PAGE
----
Meaningful Season Goals
EACH NEW SEASON demands a revised long-term vision with shortterm targets. Planning this way makes maintaining focusing on the day to day process easier. For some athletes, setting outcome goals (a goal measured by results or placing) and process goals (performancebased measures like skill development and personal performances) is enough to stay on task. For other athletes, goals that revolve entirely around performance or results in the sport don’t feel as motivating, even if they are realistic based on their current ability in the sport.
Having success with outcome goals is sometimes uncontrollable. Bad luck, bad weather, mechanical failure and injury can all affect both your performance and the outcome of the event. This is why other measures of success are a great way to ensure the process of striving for that goal is positive and meaningful. Just because the race doesn’t go well doesn’t mean that the act of preparing for it is a failure.
In order to make goals more tangible, immediate and ultimately more meaningful, you need a reason why they make a difference in your life. Here are some ideas for how your goals can be truly meaningful and stick with you through the season, even if the actual race outcome or performance is different from what you planned. Look at the opportunity to master the sport of triathlon as your opportunity to inspire. View how you can inspire others by taking a look at yourself from outside. Whether your dream is being a superhero for your family or motivating friends and colleagues to commit to being in shape, becoming the inspiring person you want to be will make your triathlon goals meaningful.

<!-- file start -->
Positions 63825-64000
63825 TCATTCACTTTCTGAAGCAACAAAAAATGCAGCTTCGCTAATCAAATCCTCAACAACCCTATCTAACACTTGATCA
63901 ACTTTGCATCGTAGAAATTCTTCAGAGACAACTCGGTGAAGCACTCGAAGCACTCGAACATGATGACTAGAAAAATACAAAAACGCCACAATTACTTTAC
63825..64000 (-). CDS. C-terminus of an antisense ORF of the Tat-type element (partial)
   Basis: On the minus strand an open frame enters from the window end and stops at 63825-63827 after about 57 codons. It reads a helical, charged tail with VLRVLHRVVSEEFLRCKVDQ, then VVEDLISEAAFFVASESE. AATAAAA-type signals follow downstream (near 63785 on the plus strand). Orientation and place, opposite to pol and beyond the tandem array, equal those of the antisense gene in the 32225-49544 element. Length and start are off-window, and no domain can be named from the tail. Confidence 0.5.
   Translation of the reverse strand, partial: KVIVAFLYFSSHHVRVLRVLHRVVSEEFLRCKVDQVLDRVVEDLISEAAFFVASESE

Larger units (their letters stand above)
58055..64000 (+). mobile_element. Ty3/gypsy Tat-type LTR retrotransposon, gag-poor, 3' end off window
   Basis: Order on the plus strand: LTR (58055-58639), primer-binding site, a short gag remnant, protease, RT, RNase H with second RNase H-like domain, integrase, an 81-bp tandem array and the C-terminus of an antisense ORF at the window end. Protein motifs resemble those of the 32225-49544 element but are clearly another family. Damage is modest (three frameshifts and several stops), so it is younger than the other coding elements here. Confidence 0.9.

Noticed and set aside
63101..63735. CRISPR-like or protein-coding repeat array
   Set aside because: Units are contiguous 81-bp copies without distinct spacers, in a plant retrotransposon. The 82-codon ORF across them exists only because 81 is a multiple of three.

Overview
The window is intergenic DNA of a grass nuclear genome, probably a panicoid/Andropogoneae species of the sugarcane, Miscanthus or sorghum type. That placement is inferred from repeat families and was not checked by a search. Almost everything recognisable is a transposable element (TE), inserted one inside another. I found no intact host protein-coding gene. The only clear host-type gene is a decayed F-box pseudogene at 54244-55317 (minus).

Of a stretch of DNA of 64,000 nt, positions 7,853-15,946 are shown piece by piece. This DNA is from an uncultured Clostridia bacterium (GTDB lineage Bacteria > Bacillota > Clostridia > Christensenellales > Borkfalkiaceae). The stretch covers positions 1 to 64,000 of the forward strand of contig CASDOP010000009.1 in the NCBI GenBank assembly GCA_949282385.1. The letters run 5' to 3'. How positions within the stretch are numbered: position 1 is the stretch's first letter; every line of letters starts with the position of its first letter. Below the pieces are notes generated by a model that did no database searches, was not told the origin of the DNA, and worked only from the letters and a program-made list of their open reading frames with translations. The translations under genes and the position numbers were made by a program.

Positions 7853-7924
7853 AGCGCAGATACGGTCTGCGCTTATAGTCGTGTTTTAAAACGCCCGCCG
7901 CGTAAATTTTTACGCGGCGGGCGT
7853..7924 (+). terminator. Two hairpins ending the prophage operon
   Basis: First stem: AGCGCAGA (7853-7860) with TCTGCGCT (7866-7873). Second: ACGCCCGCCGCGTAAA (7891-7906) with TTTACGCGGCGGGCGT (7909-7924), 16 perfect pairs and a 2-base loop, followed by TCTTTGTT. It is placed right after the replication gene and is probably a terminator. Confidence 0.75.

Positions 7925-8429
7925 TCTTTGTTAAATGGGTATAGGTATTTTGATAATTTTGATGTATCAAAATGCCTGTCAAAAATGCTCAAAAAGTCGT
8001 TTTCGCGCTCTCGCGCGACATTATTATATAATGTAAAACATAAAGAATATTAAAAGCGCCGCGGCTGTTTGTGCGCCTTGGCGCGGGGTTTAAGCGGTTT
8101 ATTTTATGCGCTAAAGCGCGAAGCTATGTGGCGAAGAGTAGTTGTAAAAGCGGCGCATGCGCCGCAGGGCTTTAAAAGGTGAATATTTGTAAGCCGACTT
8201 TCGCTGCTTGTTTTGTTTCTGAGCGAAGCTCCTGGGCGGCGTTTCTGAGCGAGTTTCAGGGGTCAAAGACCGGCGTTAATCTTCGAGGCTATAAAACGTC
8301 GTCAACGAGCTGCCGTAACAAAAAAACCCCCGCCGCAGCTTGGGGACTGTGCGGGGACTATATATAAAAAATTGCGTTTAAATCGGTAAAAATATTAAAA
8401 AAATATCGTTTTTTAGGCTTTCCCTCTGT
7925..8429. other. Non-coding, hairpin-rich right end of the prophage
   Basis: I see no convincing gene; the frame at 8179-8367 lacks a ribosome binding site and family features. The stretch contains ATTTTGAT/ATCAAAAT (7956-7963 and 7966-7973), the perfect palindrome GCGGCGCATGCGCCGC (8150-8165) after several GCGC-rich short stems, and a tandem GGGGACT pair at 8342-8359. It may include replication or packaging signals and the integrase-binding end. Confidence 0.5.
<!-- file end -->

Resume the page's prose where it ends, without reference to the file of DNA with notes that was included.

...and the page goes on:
To that end, add people to your inner circle by declaring your goals so that they can share them with you and keep you accountable. Shifting your emphasis from “my” success to “our” success creates a support network that will be invaluable for staying motivated and committed to your goals.